Friday, April 11 2014 5:15 PM EDT2014-04-11 21:15:07 GMT
    Ocular melanoma, also called uveal melanoma, is a rare type of melanoma that targets the eye. It can be a deadly if it isn't spotted early enough. Now, there's a way to treat patients that's saving lives and saving eyes.more>>
    Ocular melanoma, also called uveal melanoma, is a type of melanoma that targets the eye. It affects about 2,000 people a year in the United States. Although rare – it can be a deadly if it isn't spotted early enough. Now, there's a way to treat patients that's saving lives and saving eyes.more>>
  • Memory Palace: Coping With Chemo Brain

    Memory Palace: Coping With Chemo Brain

    Thursday, April 10 2014 5:15 PM EDT2014-04-10 21:15:09 GMT
    More than 13 million Americans are living with some form of cancer. Harsh treatments like chemo and radiation save lives, but they will also change lives. Now, many cancer survivors are learning how to cope with chemo brain.more>>
    More than 13 million Americans are living with some form of cancer. Harsh treatments like chemo and radiation save lives, but they will also change lives. Now, many cancer survivors are learning how to cope with chemo brain.more>>
  • Pedaling For A Cure

    Pedaling For A Cure

    Wednesday, April 9 2014 5:15 PM EDT2014-04-09 21:15:09 GMT
    Five years ago, Leslie Trudeau's world came crashing down. At just 22 years old, her son Taylor lost his battle with leukemia. That's why Trudeau is pedaling for a cure.more>>
    Five years ago, Leslie Trudeau's world came crashing down. At just 22 years old, her son Taylor lost his battle with leukemia. That's why Trudeau is pedaling for a cure.more>>
  • Bringing Hearts Back To Life: New Improved Defibrillator

    Bringing Hearts Back To Life: New Improved Defibrillator

    Tuesday, April 8 2014 5:15 PM EDT2014-04-08 21:15:13 GMT
    CPR and a portable defibrillator helped keep Eric Robinson alive after he went into cardiac arrest. And now a newly FDA approved Biotronik implantable cardiac defibrillator, or ICD, constantly monitors his heart.more>>
    A year ago, while jamming with his son's band, Eric Robinson went into cardiac arrest. CPR and a portable defibrillator helped keep Robinson alive. And now a newly FDA approved Biotronik implantable cardiac defibrillator, or ICD, constantly monitors his heart.more>>
  • Helping High Risk Hearts

    Helping High Risk Hearts

    Monday, April 7 2014 5:15 PM EDT2014-04-07 21:15:09 GMT
    Ironing is not exactly Barbara Roy's favorite activity, but it's something she's glad she can do again. Her doctor diagnosed her with severe aortic stenosis.more>>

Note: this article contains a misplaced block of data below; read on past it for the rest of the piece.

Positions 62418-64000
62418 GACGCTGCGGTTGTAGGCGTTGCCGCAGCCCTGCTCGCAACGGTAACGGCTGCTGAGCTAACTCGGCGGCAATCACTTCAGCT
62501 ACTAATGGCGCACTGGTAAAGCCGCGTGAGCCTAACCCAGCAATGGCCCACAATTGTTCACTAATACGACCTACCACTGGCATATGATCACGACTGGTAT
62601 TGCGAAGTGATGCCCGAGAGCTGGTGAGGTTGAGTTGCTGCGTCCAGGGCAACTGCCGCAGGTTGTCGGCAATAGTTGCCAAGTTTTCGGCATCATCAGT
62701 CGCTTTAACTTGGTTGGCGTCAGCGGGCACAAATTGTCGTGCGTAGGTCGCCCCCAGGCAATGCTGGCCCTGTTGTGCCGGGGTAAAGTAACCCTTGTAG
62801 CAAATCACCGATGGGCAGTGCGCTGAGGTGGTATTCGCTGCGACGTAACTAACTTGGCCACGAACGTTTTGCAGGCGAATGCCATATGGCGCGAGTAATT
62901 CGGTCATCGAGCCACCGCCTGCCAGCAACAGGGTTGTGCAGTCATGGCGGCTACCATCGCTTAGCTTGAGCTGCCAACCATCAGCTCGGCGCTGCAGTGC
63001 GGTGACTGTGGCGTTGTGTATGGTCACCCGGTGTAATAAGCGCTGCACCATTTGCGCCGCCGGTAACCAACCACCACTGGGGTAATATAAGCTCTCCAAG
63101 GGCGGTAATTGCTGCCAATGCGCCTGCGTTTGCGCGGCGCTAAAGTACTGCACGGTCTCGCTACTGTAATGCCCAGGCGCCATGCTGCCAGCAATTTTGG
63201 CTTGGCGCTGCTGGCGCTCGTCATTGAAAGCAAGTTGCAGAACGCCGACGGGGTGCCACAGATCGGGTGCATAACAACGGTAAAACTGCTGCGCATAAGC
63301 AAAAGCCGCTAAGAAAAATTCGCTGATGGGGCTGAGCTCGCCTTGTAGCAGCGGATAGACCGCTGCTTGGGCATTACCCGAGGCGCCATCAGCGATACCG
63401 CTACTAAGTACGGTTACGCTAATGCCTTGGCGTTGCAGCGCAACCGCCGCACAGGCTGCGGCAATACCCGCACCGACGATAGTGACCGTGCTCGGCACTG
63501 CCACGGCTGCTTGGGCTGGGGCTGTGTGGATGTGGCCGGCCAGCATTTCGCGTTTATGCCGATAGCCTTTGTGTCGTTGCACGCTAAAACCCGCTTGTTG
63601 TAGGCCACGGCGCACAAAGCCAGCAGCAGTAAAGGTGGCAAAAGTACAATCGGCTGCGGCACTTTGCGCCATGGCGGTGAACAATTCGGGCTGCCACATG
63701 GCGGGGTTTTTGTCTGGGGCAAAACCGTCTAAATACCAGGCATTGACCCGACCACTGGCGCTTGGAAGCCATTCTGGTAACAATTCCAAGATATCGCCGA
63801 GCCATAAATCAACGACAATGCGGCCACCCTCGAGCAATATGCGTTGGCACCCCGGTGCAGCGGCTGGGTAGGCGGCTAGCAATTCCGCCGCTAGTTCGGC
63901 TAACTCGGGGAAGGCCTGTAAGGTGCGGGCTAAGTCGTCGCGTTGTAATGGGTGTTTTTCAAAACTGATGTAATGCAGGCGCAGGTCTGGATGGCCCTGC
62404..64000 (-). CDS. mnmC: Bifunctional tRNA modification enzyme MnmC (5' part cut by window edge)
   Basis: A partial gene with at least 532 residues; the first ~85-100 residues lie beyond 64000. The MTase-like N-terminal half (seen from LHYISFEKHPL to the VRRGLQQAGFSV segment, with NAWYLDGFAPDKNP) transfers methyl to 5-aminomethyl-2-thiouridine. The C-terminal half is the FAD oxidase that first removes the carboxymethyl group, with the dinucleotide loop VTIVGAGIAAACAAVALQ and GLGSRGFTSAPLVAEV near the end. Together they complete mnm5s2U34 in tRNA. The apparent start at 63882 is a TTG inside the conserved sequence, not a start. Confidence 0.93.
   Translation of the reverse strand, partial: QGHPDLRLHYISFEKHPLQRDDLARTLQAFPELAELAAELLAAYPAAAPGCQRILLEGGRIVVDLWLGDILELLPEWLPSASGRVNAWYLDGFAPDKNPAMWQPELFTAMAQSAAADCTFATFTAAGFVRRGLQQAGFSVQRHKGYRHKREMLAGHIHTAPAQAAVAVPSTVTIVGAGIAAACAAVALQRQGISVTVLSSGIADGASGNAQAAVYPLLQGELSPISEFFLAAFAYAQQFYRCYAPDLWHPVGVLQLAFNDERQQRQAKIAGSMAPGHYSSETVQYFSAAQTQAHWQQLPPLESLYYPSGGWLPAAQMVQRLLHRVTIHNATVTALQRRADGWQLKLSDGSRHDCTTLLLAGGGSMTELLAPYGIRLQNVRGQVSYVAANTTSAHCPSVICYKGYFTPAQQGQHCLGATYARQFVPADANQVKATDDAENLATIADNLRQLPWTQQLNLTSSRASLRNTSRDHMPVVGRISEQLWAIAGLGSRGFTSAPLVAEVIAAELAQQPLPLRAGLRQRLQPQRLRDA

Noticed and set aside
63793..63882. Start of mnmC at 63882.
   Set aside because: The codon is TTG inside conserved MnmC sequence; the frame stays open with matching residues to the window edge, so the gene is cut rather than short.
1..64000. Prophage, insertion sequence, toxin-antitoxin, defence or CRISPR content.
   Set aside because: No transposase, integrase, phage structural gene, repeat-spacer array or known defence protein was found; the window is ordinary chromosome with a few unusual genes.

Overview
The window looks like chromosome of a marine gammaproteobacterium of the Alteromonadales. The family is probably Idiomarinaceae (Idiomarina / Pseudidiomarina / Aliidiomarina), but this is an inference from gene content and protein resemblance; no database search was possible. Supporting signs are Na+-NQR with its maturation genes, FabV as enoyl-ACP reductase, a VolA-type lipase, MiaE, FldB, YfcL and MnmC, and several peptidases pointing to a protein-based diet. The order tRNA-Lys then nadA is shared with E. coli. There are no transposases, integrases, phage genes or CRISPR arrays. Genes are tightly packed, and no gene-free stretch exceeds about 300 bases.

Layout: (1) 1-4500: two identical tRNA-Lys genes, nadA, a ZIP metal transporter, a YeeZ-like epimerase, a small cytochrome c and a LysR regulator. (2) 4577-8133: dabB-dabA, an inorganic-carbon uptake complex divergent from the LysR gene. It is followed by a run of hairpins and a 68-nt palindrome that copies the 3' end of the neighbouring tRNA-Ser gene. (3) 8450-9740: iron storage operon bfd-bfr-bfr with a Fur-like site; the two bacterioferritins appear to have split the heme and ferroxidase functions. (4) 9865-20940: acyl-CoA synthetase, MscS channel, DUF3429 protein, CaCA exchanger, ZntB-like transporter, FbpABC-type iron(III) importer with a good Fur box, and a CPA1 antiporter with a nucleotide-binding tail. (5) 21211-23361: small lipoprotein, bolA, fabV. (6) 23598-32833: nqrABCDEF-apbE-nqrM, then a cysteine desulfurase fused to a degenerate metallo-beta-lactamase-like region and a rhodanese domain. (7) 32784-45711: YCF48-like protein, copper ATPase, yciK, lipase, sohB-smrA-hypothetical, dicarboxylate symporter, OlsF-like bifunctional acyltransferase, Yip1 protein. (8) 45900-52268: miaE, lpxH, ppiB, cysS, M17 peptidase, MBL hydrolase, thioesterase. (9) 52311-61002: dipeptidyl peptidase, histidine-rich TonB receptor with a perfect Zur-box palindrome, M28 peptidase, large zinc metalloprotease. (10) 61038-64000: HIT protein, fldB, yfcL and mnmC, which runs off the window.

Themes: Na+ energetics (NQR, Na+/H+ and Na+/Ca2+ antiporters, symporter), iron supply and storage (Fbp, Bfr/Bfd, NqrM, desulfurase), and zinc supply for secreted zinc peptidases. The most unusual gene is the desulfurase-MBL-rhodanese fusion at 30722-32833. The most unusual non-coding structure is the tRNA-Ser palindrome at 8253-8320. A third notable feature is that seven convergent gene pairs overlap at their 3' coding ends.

Ironing is not exactly Barbara Roy's favorite activity, but it's something she's glad she can do again. Her doctor diagnosed her with severe aortic stenosis.more>>
  • Hernias In Newborns: Lincoln's Story

    Hernias In Newborns: Lincoln's Story

    Friday, April 4 2014 5:15 PM EDT2014-04-04 21:15:07 GMT
    Congenital diaphragmatic hernias occur in about one in every 2,000 births. They can be deadly, but now doctors are using a more aggressive treatment approach.more>>
    Congenital diaphragmatic hernias occur in about one in every 2,000 births. They can be deadly, but now doctors are using a more aggressive treatment approach.more>>
  • Predicting Bad Hearts

    Predicting Bad Hearts

    Thursday, April 3 2014 5:15 PM EDT2014-04-03 21:15:09 GMT
    Every year, more than 700,000 Americans have a heart attack. Now, researchers at Baylor Research Institute at Dallas have uncovered a biomarker that may help them spot the disease sooner.more>>
    Every year, more than 700,000 Americans have a heart attack. And 600,000 die of heart disease. Now, researchers at Baylor Research Institute at Dallas have uncovered a biomarker that may help them spot the disease sooner; and they did it by pure accident.more>>
*DISCLAIMER*: The information contained in or provided through this site section is intended for general consumer understanding and education only and is not intended to be and is not a substitute for professional advice. Use of this site section and any information contained on or provided through this site section is at your own risk and any information contained on or provided through this site section is provided on an "as is" basis without any representations or warranties.
Powered by WorldNow
Powered by WorldNow
All content © Copyright 2000 - 2014 NewsChannel 5 (WTVF-TV) and WorldNow. All Rights Reserved.
For more information on this site, please read our Privacy Policy and Terms of Service.